“See,” the risen Jesus invited His disciples, “See My hands and My feet, that it is I Myself” (Luke 24:39). It was not His fingerprints that Jesus offered for identification, it was His scars. This is supported by Jesus’ exchange with Thomas, who had doubted the report of Jesus’ resurrection, and said to his fellows, “Unless I see in His hands the mark of the nails, and place my finger into the mark of the nails, and place my hand into His side, I will never believe” (John 20:25). Jesus presented His scars to Thomas’ disbelief saying, “Put your finger here, and see My hands; and put out your hand, and place it in My side. Do not disbelieve, but believe” (John 20:27). In John’s celestial vision of the throne room of God, the interpreting angel consoles John’s grief by pointing him to Jesus: “Weep no more; behold, the Lion of the tribe of Judah, the Root of David has conquered, so that He can open the scroll and its seven seals.” When John turned to see the victorious Christ he “saw a Lamb standing, as though it had been slain” (Rev. 5:5-6). In other words, John saw the risen Lord, glorious, yet still bearing the scars of His suffering and death. And just as Jesus invited the twelve to look on His scars, so John is compelled to look on the scars from Christ’s humiliation even as he adores Him in His exaltation. To our minds this seems so discordant—the glorious Lord victorious over death with an immortal body, bearing the scars of His excruciating death. Yet with John and the other disciples, we too are called to look on the scars of the risen Lord. In fact, we will see these scars forever. Why are His wounds visible in glory?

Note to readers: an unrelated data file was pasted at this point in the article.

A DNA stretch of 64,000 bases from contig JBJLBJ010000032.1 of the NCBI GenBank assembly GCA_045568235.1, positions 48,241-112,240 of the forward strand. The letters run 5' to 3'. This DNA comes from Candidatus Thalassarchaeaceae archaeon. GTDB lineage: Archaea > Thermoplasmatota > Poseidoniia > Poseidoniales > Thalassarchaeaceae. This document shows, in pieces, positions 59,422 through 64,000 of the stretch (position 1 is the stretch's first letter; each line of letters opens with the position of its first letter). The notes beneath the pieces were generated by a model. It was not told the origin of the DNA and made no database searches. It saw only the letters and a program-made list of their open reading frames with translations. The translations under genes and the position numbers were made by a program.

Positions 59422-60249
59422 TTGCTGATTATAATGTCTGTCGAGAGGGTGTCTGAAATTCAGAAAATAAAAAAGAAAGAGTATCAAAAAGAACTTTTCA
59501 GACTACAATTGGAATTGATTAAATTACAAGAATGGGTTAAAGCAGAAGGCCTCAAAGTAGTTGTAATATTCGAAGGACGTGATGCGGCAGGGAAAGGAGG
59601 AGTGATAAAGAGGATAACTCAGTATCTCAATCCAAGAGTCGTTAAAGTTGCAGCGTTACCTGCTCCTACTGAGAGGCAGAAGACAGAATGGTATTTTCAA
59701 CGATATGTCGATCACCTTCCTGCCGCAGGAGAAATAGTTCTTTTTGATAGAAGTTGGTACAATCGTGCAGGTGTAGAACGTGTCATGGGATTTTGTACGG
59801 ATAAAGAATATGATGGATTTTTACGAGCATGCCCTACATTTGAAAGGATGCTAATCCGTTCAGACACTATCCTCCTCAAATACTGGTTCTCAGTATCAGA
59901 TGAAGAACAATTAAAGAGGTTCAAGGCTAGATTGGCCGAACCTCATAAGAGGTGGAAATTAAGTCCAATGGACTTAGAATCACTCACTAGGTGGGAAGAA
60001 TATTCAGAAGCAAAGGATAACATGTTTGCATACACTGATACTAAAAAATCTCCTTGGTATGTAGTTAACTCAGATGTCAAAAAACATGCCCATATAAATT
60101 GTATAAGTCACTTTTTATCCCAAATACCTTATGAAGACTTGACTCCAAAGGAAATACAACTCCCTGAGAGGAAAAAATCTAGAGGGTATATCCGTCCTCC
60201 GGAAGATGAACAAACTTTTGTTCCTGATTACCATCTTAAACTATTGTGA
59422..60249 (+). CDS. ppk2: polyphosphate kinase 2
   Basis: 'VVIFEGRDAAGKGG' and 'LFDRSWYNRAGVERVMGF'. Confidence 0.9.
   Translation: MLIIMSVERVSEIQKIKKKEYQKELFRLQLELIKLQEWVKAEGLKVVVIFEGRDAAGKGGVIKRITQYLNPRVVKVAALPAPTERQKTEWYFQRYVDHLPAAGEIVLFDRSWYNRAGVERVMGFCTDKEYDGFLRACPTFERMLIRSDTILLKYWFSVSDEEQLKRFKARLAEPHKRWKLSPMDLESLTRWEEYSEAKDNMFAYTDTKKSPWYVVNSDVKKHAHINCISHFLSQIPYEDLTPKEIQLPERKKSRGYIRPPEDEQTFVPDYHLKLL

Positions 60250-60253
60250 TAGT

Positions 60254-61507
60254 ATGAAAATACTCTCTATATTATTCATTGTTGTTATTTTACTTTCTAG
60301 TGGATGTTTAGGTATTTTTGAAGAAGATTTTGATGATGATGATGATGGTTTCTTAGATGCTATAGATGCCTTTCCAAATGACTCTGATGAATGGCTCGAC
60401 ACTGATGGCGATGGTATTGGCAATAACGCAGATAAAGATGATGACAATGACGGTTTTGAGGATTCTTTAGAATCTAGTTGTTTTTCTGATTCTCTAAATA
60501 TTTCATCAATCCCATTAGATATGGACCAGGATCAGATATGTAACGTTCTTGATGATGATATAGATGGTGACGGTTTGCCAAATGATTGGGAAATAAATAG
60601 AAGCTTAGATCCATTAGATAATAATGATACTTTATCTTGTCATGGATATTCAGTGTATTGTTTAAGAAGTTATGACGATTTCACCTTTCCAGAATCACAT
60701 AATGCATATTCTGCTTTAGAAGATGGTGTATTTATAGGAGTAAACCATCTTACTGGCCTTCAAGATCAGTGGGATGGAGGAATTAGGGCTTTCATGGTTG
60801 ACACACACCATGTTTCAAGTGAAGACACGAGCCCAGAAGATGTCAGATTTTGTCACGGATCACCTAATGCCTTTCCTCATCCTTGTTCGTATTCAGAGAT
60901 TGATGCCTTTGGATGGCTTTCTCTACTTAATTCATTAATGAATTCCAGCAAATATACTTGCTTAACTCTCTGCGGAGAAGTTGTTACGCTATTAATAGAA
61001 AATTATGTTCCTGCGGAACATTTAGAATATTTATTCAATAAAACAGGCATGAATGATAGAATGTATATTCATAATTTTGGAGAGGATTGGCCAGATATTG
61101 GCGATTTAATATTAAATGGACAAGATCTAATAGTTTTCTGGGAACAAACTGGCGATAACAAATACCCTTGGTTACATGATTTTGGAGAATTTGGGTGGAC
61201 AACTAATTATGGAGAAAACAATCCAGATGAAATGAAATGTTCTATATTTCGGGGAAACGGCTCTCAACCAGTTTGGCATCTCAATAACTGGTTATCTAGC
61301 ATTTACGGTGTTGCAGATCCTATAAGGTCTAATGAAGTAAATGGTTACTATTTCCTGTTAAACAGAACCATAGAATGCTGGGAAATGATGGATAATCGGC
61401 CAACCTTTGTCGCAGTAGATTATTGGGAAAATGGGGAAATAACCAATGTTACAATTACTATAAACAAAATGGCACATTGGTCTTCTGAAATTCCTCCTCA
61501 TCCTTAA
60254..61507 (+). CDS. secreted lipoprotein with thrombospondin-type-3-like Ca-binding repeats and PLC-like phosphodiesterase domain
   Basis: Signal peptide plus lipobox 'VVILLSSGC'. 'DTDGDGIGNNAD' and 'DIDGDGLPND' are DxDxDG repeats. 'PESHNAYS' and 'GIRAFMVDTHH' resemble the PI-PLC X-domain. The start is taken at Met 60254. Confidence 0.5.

The scars we see on the risen Christ proclaim the victory of the cross. The cross may look like defeat. No doubt Christ’s enemies believed they had prevailed against Him. The cross, however, was not just a prelude to the glory of the resurrection. The cross was glory (John 12:23-28). The cross was the climax of Jesus’ perfect obedience (Heb. 2:10). It was the destruction of the devil (Heb. 2:14; Col. 15) and the death of death (Heb. 2:9; 1 Cor. 15:54-57). For eternity, the scars will proclaim the victory of Christ at the cross.
The scars we see on the risen Christ proclaim costly grace. Our only boast in eternity, as now, will be Christ crucified. His scars will show us in the coming ages “the immeasurable riches of His grace in kindness towards us in Christ Jesus” (Eph. 2:7). With every look at the glorified Christ we will be reminded that “you were bought with a price” (1 Cor. 6:20).
The scars we see on the risen Christ proclaim the Father’s love for us. “God shows His love toward us in that while we were still sinners, Christ died for us” (Rom. 5:8).
How deep the Father’s love for us, How vast beyond all measure That He should give His only Son To make a wretch His treasure. (Stuart Townend)
The scars we see on the risen Christ proclaim the perfect righteousness of God. The only way that we sinners would be reconciled to the holy God was that God’s justice would be satisfied against our sin. Christ died to “show God’s righteousness, because in His divine forbearance He had passed over former sins.” Christ died to “show His righteousness at the present time, so that God might be just and the justifier of the one who has faith in Jesus” (Rom. 3:25-26).
The scars we see on the risen Christ proclaim the love of Christ for us. “Greater love,” said Jesus, “has no one than this, that someone lay down his life for his friends.” Then He said to His followers, “You are My friends” (John 15: 13-14). John records, “Having loved His own who were in the world, He loved them to the end” (John 13:1). That is the eternal message of the scars on the risen Christ.
The natural human inclination to the disfigurement of Jesus’ hands and feet is to look away. Yet Jesus says, “See. See My hands and My feet,” despite the discomfort, because there is no beatific vision apart from the scars on the risen Christ.
Crown Him the Lord of love; behold His hands and side,
Rich wounds yet visible above, in beauty glorified:
No angel in the sky can fully bear that sight,
But downward bends his burning eye at mysteries so bright.